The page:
Monday, July 10, 2017

The Truth Is in the Stars (2017)

Star Trek is ubiquitous.  Between the original series, four spin-off series and two sets of movies, you’d be hard pressed to find an adult who hasn’t at least heard of it.  William Shatner, who played Captain Kirk in the original series, hosts a documentary on the effects the TV shows and movies have had on society.

It starts with Ben Stiller, who shows off his collection of Trek memorabilia.  A few of the items were props from the original series.  From there, we get interviews with Whoopi Goldberg, who played Guinan, and Jason Alexander, who had a guest appearance on Voyager.  Seth McFarland and Neil deGrasse Tyson are also interviewed.  Things like the science of the show and the cultural impact are discussed, but not really in depth.  Shatner is shown talking with various people for a few minutes each.  His big goal, though, is to meet Stephen Hawking at Cambridge University.

The documentary is kind of light.  It’s more a way of briefly describing the show’s influence.  This isn’t the kind of thing that a hard-core fan would look to for behind-the-scenes stuff.  I don’t want to call it a long fluff piece.  It is entertaining to watch, but there are a lot of Star Trek documentaries out there.  This isn’t even the first one I’ve seen hosted by William Shatner.  It does seem to take a meandering approach to the interview with Hawking, which was also only a few minutes.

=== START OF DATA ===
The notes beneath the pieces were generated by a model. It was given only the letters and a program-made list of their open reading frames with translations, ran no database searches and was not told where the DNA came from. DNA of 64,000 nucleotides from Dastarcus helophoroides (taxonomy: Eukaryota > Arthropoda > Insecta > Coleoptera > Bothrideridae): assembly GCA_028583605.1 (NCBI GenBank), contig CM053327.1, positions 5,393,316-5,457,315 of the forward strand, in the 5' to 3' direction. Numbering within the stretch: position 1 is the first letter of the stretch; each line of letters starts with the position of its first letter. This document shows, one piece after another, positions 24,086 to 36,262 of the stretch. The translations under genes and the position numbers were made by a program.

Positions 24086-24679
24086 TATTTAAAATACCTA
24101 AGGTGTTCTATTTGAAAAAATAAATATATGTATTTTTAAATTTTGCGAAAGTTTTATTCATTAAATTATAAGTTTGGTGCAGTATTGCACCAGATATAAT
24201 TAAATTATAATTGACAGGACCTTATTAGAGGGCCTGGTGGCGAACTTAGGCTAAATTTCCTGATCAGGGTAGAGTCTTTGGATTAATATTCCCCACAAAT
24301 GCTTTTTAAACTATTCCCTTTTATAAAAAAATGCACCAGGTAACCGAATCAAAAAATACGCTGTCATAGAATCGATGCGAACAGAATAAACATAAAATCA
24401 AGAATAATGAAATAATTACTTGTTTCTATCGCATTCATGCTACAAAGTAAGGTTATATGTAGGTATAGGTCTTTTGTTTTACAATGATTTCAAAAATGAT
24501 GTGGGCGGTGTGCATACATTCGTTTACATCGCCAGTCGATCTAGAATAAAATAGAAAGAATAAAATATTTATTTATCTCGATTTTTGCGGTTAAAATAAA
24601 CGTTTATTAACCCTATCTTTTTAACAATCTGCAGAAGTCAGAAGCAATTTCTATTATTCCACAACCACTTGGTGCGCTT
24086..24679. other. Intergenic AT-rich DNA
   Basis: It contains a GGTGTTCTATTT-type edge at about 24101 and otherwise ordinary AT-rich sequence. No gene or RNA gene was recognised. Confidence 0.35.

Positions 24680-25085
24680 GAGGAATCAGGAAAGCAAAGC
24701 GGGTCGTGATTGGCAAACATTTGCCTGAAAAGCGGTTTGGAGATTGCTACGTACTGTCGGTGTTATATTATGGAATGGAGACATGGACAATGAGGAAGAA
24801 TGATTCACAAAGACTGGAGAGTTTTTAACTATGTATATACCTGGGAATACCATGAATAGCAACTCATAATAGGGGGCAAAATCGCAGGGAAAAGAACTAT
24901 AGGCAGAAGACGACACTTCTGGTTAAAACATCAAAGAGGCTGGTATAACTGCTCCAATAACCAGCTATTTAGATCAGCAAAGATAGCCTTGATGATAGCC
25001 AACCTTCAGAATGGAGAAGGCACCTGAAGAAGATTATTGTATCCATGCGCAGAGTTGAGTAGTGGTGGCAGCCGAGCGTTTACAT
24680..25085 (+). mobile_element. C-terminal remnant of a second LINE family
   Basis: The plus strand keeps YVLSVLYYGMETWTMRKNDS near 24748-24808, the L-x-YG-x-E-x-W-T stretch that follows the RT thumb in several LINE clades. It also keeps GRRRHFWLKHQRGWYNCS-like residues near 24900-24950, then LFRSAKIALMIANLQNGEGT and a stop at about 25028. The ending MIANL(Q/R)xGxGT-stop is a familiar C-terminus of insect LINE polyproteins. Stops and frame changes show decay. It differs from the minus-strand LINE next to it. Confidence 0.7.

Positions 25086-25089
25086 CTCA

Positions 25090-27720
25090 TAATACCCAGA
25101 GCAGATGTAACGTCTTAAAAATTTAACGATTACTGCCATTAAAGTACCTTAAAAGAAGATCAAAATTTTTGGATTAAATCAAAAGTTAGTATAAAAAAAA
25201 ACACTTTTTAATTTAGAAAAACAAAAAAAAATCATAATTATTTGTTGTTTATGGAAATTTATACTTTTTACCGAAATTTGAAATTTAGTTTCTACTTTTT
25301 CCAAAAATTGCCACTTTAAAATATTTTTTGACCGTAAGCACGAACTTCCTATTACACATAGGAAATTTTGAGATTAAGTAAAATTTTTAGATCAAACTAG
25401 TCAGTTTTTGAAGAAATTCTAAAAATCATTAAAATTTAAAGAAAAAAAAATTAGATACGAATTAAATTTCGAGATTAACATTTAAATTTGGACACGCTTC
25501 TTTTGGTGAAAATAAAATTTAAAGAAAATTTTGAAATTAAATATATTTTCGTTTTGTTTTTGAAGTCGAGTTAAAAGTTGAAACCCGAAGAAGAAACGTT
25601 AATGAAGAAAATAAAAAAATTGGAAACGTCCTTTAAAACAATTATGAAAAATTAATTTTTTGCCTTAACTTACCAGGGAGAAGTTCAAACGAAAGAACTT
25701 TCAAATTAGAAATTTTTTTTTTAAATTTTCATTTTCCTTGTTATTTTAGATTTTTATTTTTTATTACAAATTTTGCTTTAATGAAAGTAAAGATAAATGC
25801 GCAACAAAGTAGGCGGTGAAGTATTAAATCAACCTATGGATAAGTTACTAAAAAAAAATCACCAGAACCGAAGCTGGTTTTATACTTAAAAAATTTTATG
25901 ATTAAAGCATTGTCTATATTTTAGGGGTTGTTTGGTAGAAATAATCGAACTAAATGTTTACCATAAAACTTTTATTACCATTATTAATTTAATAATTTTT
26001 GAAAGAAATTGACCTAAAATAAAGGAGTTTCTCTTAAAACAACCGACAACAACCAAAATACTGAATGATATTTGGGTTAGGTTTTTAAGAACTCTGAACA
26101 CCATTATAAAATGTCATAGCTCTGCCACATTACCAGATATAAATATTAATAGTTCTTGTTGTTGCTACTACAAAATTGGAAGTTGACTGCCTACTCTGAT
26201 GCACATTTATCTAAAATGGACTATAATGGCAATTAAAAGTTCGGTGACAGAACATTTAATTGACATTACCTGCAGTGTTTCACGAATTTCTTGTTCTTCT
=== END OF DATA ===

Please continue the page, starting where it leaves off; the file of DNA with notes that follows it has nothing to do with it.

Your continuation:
I do feel that the documentary could have done more with certain things.  There are a lot of interviews during the documentary’s 85 minutes.  It might have been more interesting to stick to cultural influences.  With Hawking as the main interview, we even could have had scientific advances that were derived from the show.  In addition to Hawking, Neil deGrasse Tyson and Michio Kaku are interviewed.  Both are known as science communicators.

I found the documentary streaming on Netflix.  This is exactly the kind of thing I’d recommend streaming.  Most people will be able to enjoy the movie, but I don’t think that there’s going to be a lot of replay value for the majority of viewers.  I liked the documentary, but this isn’t the kind of thing where I came away with any new insights into the show.  It’s more like a documentary made for those that haven’t watched every episode of all of the series.  It’s like you liked the show, but you’re not looking for some new bit of trivia.  If you can get it streaming, go for it.


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